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Broadband in the labor market: The impact of residential high speed internet on married women's labor force participation

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  • Lisa J. Dettling

Abstract

This paper investigates how high-speed home Internet has impacted married women's labor force participation. I estimate the net effect of individual Internet usage on labor supply using an instrumental variables strategy which exploits cross-state variation in supply-side constraints to residential broadband Internet access. Results indicate that married women who use the Internet are more likely to participate in the labor force. The average effects mask substantial heterogeneity and increases in participation are concentrated on women with higher levels of education and children. The results suggest home Internet facilitates work-family balance for highly educated women.

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File URL: http://www.federalreserve.gov/pubs/feds/2013/201365/201365pap.pdf
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Bibliographic Info

Paper provided by Board of Governors of the Federal Reserve System (U.S.) in its series Finance and Economics Discussion Series with number 2013-65.

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Date of creation: 2013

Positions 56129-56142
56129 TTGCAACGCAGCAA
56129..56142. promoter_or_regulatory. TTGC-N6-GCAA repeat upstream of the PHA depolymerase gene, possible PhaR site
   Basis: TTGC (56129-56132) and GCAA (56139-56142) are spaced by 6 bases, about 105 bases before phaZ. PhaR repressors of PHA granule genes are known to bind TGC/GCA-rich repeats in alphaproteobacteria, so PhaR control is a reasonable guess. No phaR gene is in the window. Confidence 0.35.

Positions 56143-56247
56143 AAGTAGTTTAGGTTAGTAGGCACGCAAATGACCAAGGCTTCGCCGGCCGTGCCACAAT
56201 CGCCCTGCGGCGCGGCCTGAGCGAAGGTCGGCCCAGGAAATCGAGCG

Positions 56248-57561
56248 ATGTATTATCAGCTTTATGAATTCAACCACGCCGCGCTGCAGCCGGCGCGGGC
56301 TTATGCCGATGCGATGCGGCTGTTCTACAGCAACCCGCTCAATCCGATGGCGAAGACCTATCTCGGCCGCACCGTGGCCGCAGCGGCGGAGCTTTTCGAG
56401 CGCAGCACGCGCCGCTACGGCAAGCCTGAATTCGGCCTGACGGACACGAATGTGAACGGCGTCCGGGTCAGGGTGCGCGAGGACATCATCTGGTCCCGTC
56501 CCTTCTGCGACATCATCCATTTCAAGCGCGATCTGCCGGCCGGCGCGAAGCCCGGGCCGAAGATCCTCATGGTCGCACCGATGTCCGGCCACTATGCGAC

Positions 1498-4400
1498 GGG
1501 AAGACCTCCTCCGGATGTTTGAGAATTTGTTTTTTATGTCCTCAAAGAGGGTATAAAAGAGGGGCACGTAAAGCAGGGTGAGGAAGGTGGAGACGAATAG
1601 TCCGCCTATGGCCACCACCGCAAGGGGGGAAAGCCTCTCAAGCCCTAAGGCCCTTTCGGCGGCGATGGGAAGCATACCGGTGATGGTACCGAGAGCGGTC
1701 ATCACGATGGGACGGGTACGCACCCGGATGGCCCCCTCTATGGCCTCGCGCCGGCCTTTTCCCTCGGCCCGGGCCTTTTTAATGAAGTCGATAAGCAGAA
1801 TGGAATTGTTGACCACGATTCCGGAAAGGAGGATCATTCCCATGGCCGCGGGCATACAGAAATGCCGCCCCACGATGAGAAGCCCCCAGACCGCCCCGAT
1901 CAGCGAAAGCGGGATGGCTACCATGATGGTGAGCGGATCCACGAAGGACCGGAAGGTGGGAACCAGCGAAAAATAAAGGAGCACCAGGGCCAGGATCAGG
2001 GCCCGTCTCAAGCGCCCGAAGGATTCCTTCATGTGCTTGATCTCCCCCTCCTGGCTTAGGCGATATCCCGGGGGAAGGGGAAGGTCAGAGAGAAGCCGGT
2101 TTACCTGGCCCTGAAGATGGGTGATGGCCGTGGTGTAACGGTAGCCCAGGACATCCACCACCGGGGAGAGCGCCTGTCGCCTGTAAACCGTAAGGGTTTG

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Handle: RePEc:fip:fedgfe:2013-65

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  1. Kuhn, Peter J. & Mansour, Hani, 2011. "Is Internet Job Search Still Ineffective?," IZA Discussion Papers 5955, Institute for the Study of Labor (IZA).
  2. Betsey Stevenson, 2009. "The Internet and Job Search," NBER Chapters, in: Studies of Labor Market Intermediation, pages 67-86 National Bureau of Economic Research, Inc.
  3. James J. Heckman & Sergio Urzua & Edward Vytlacil, 2006. "Understanding Instrumental Variables in Models with Essential Heterogeneity," The Review of Economics and Statistics, MIT Press, vol. 88(3), pages 389-432, August.
  4. Kuhn, Peter J. & Skuterud, Mikal, 2002. "Internet Job Search and Unemployment Durations," IZA Discussion Papers 613, Institute for the Study of Labor (IZA).
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